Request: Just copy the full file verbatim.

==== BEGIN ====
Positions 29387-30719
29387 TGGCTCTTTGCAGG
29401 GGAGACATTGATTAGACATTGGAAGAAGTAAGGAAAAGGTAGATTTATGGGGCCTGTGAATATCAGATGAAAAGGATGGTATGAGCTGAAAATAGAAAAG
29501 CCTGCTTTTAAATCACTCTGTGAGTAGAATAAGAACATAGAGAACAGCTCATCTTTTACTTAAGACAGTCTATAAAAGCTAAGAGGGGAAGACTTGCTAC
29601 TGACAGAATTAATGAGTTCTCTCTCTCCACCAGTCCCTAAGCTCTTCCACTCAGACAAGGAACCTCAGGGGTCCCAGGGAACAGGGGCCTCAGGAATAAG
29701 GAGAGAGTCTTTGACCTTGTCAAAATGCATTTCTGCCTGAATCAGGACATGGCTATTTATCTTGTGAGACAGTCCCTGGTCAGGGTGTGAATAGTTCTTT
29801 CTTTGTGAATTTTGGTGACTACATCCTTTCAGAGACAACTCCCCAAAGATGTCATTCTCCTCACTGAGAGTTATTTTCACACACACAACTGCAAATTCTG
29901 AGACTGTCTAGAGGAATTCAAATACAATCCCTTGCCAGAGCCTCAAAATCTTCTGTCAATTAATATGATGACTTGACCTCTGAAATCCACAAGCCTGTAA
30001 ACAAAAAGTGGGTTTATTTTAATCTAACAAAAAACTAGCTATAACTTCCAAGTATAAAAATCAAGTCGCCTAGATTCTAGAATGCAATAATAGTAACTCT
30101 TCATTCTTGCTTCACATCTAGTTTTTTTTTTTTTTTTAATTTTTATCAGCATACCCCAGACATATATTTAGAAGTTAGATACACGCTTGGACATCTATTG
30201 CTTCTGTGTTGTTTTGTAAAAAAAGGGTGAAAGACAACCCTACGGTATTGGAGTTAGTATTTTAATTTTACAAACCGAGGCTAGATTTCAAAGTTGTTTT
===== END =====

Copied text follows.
Positions 29387-30719
29387 TGGCTCTTTGCAGG
29401 GGAGACATTGATTAGACATTGGAAGAAGTAAGGAAAAGGTAGATTTATGGGGCCTGTGAATATCAGATGAAAAGGATGGTATGAGCTGAAAATAGAAAAG
29501 CCTGCTTTTAAATCACTCTGTGAGTAGAATAAGAACATAGAGAACAGCTCATCTTTTACTTAAGACAGTCTATAAAAGCTAAGAGGGGAAGACTTGCTAC
29601 TGACAGAATTAATGAGTTCTCTCTCTCCACCAGTCCCTAAGCTCTTCCACTCAGACAAGGAACCTCAGGGGTCCCAGGGAACAGGGGCCTCAGGAATAAG
29701 GAGAGAGTCTTTGACCTTGTCAAAATGCATTTCTGCCTGAATCAGGACATGGCTATTTATCTTGTGAGACAGTCCCTGGTCAGGGTGTGAATAGTTCTTT
29801 CTTTGTGAATTTTGGTGACTACATCCTTTCAGAGACAACTCCCCAAAGATGTCATTCTCCTCACTGAGAGTTATTTTCACACACACAACTGCAAATTCTG
29901 AGACTGTCTAGAGGAATTCAAATACAATCCCTTGCCAGAGCCTCAAAATCTTCTGTCAATTAATATGATGACTTGACCTCTGAAATCCACAAGCCTGTAA
30001 ACAAAAAGTGGGTTTATTTTAATCTAACAAAAAACTAGCTATAACTTCCAAGTATAAAAATCAAGTCGCCTAGATTCTAGAATGCAATAATAGTAACTCT
30101 TCATTCTTGCTTCACATCTAGTTTTTTTTTTTTTTTTAATTTTTATCAGCATACCCCAGACATATATTTAGAAGTTAGATACACGCTTGGACATCTATTG
30201 CTTCTGTGTTGTTTTGTAAAAAAAGGGTGAAAGACAACCCTACGGTATTGGAGTTAGTATTTTAATTTTACAAACCGAGGCTAGATTTCAAAGTTGTTTT